I suspect that the purpose of the Flurry Blog is twofold:

1) convince developers to include Flurry analytics in their apps so they (the developer) and Flurry can measure their penetration -- a bigger statistical pie.

2) Sell the aggregate analytic results to advertisers


The "sensationalism" that Flurry used in its blog:

"For Generating App Revenue, Amazon Shows Google How to Play"

is just a way to promote their further their services... it is what it is!
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post #68 of 74
Quote:
Originally Posted by ltcompuser View Post

The 10x devices doesn't matter. They are comparing revenue per active user. A big difference from overall revenue.

Amazon's Appstore for Android is a far more profitable avenue for developers on an active-user basis than Google Play

I see Post #59 & #60 also posted this.

I would just add this:

Mr. advertiser, by using Flurry analytics, you can target your product advertising to the venues where it will be most effective -- and we, Flurry, have our finger on the pulse of an ever-changing dynamic market. (my statement)

Advertisers & Agencies - Your Audience Is Using Mobile Apps

Quote:
Your Audience Is Using Mobile Apps
The number of consumers using mobile apps dwarfs the number that watches top prime-time TV shows. And while a top show might air up to 40 episodes per year, Flurry reaches its mobile audience 365 days per year. Even better, this mobile app audience is more affluent, educated and engaged than both online and TV audiences. Flurry empowers brands, agencies and developers to reach this audience for less.
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post #69 of 74
"In other words, for every dollar in revenue generated from Apple's iOS App Store, the Amazon Appstore for Android brings in 89 cents per active user, while Google Play earns 23 cents for software available at all three storefronts. "

Was this really necessary?

Was "Amazon's Appstore made 89 percent of the revenue that the same software did on Apple's App Store on an active-user basis, while Google Play made just 23 percent." so unclear, and did repeating the exact same thing over again clarify it?
post #70 of 74
Folks, Read it again they are not saying Amazon is generating 89% of Apple revenue App store. They normalize the date as a function of users.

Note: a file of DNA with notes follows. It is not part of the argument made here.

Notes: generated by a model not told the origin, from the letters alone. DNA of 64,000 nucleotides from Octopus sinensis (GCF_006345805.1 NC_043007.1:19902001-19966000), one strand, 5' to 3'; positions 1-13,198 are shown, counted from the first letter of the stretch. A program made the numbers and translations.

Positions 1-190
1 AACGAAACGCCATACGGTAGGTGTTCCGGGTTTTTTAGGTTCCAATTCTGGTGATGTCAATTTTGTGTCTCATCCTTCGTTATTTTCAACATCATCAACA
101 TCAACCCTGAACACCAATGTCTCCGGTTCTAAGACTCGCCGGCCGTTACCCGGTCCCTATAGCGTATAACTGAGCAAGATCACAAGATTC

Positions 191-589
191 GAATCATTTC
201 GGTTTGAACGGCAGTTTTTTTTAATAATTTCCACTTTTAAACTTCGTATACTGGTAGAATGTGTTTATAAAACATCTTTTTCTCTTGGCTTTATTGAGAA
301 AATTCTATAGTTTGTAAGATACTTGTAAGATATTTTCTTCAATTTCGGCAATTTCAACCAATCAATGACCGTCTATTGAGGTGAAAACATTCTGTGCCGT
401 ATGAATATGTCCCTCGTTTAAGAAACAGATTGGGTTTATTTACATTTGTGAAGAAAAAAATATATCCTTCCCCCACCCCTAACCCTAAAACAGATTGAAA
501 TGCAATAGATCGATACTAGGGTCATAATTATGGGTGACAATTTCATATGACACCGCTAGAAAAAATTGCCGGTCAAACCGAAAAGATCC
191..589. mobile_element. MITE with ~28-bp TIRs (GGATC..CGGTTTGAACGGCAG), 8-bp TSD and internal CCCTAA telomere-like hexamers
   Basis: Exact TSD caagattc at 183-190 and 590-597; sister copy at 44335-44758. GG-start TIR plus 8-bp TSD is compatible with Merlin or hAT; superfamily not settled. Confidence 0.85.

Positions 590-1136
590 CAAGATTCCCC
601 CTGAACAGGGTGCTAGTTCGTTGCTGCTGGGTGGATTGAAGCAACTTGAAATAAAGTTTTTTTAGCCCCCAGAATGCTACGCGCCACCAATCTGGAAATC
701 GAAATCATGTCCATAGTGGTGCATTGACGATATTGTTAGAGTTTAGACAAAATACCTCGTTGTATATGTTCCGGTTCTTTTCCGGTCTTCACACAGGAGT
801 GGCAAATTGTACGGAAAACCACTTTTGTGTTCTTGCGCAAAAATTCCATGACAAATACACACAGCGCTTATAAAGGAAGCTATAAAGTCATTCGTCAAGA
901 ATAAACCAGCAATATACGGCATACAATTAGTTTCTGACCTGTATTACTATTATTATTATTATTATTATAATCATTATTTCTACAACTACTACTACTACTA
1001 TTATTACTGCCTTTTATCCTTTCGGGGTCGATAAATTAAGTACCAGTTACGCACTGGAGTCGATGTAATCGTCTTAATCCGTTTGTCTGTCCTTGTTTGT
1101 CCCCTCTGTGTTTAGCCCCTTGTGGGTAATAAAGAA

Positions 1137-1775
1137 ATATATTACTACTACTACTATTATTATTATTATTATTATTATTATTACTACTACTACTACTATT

So what they are saying if Apple is the standard to meet and they bring in $x of total sales and you divide that by the total y register users that number is the 100% mark to hit.

So on a total revenue/user bases Amazon bring is 89% of the Apple number and Google only bring in 23%. All that means is Apple make more per user than Amazon and Google. In Google case most of their users are not buying apps, most chose to download free apps verse pay for them.

Also, since Google user base for android is probably larger than Amazon, Google revenue could not larger than Amazon, but Amazon is making more per user than Google so it cost Google more to support their customers
post #71 of 74
This is a horribly misleading study. In fact Google probably made way more money - See the logic yourself http://www.pixel-freak.com/Flurry_Mi...lic_With_Study
post #72 of 74
Quote:
Originally Posted by OriginalG View Post

Doesn't seem right. I would think there are a lot fewer Android devices that access the Amazon store than iOS devices that access the Apple App Store, mostly Amazon's own devices like the Fire. So with much fewer devices, they can generate 89% of the revenue Apple does? Sounds like every Fire user must be pouring money out to Amazon.

If you look a little closer at the article they say that for the same software on the amazon store there making 89% of the revenue that apple is.

In other words on a software unit per unit basis not hardware basis there making 89% per piece of software that apple does.

Obviously apple makes a lot more than amazon with its app store because of the sheer number of iOS devices versus kindles. Apple at last count has 355 million iOS devices out there now.

Quote:
In this normalized comparison, Amazon's Appstore made 89 percent of the revenue that the same software did on Apple's App Store on an active-user basis

To put this another way IF amazon had 355 million devices (no way in hell they do) like apples 355 million iOS devices amazon would be making 89% of what apple does on each piece of the same software for instance angry birds. If apple made 1 dollar for every angry birds sold amazon would be making .89 cents for every angry birds sold.
post #73 of 74
Quote:
Originally Posted by Dick Applebaum View Post

I don't know of any Apple app with an in-app-purchase.

Cards?
post #74 of 74
Quote:
Originally Posted by thataveragejoe View Post

I don't believe ANY of them. No one doubts Apple is very far ahead. Beyond that everything else is based on guesses, assumptions, estimations or unverifiable and easily skewed information looking for clicks and eyeballs.

I am with you on these numbers.

I could make no idea on how they got those assumed figures and as far as I am concerned they were pulled out from where the sun doesn't shine.

Btw those droid boys preferred their toys free.